Mariani, Manuel, et al. Nestedness in Complex Networks: Observation, Emergence, and Implications. Physics Reports. Volume 813, 2019. Ecological theorists based in China and Switzerland including Jordi Bascompte post a 140 page, 400 reference affirmation of nature’s evolutionary developmental genesis, as long sensed, by way of combining smaller entities (biomolecules, cells, species) within larger, reciprocally beneficial, whole systems. Akin to the major transitions scale and others, life’s long recurrent emergence from microbes to meerkats to a metropolis gains its 2020 sophisticated mathematical quantification.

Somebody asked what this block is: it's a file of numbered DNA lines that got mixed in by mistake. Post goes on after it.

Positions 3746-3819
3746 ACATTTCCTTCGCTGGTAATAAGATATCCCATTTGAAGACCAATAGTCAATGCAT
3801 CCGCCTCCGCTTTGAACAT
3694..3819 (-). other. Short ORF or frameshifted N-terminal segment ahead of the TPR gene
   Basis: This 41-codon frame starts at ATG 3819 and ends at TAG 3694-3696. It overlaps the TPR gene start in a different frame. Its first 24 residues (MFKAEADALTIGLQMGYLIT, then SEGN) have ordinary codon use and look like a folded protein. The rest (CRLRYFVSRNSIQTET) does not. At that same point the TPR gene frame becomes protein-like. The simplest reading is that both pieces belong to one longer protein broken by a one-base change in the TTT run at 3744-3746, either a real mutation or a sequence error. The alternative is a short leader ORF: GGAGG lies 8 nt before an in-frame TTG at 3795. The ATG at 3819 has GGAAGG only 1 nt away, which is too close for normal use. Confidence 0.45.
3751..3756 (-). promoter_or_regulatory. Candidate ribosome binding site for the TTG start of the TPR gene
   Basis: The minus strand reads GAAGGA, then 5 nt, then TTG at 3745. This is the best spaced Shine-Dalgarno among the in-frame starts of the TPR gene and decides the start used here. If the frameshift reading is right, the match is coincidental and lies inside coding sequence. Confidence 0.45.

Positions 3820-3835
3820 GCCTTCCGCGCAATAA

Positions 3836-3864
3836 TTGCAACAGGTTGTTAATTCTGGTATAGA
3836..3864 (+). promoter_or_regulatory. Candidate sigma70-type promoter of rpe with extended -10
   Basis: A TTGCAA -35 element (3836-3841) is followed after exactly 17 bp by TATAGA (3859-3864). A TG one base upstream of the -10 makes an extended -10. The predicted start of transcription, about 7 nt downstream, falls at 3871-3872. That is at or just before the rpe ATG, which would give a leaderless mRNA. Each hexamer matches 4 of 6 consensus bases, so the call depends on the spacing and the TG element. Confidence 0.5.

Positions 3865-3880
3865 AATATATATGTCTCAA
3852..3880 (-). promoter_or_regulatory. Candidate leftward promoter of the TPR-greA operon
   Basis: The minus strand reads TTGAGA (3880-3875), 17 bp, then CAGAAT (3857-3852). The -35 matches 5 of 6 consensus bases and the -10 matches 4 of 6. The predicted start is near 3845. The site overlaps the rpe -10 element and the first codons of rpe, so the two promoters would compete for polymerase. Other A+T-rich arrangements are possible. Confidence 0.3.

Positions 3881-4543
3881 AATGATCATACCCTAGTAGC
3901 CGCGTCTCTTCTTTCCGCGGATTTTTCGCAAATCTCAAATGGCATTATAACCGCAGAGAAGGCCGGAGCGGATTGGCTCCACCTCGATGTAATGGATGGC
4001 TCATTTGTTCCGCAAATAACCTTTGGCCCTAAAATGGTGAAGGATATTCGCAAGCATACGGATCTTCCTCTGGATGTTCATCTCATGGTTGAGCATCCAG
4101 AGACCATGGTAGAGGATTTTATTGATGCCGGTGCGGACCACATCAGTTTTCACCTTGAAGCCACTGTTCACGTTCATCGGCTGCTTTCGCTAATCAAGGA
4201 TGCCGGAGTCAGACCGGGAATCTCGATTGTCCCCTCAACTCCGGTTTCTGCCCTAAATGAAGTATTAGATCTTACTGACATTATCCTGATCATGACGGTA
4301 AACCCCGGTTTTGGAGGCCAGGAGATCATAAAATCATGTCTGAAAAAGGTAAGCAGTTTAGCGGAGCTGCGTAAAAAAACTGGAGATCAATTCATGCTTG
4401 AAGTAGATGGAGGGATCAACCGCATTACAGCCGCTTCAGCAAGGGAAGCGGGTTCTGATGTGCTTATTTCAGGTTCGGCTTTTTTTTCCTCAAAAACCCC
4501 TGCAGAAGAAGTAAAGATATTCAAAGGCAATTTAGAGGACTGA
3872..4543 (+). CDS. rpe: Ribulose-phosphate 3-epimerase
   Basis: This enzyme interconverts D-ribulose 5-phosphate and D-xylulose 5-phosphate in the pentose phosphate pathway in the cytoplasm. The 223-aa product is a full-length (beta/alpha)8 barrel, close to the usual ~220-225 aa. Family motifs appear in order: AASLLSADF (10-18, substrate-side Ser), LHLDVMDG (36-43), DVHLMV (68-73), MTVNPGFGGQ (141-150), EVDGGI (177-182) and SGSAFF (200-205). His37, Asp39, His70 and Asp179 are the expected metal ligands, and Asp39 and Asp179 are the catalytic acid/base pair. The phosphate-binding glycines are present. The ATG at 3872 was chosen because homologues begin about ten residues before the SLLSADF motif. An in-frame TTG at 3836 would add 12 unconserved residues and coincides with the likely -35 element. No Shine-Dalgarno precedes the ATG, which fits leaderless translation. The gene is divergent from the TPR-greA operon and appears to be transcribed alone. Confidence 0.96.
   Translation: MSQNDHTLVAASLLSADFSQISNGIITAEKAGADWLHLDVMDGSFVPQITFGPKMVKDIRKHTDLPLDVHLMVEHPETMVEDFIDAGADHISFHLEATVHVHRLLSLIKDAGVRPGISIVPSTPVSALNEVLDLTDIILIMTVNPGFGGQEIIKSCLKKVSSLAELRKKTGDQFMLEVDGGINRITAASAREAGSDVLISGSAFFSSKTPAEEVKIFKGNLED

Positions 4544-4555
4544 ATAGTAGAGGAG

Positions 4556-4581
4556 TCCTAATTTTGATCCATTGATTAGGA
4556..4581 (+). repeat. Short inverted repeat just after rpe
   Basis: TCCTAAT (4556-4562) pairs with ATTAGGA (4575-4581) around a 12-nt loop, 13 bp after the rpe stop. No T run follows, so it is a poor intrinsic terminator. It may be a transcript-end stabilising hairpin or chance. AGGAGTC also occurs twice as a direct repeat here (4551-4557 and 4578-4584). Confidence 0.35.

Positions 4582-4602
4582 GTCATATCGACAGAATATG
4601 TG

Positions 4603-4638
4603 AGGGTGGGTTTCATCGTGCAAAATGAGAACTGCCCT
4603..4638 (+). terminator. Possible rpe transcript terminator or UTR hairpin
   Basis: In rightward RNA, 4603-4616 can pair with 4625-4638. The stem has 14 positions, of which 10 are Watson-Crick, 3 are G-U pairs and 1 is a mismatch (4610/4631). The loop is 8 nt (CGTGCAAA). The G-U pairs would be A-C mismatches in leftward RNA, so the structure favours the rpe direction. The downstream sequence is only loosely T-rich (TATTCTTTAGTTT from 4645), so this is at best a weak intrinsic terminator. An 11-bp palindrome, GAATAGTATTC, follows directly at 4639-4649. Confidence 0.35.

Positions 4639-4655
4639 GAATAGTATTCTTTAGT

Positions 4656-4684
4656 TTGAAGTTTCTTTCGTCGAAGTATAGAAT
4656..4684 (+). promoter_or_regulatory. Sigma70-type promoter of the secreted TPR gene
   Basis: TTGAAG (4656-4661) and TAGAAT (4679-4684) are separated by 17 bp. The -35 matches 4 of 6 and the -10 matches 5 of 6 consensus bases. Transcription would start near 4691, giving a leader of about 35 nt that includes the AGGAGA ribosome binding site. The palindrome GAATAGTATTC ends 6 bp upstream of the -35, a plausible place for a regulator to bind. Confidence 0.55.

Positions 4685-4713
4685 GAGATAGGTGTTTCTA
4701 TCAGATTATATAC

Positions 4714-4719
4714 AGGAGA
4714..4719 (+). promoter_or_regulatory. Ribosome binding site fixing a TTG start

The observed architecture of ecological and socio-economic networks differs significantly from that of random networks. From a network science standpoint, non-random structural patterns observed in real networks calls for an explanation of their emergence and systemic consequences. This article focuses on one of these patterns: nestedness. Given a network of interacting nodes, nestedness is a tendency for nodes to interact with subsets of the interaction partners of better-connected nodes. Nestedness has been found in diverse as ecological mutualistic organizations, world trade, inter-organizational relations, among many other areas. We survey results from variegated disciplines, including statistical physics, graph theory, ecology, and theoretical economics. (Abstract excerpt)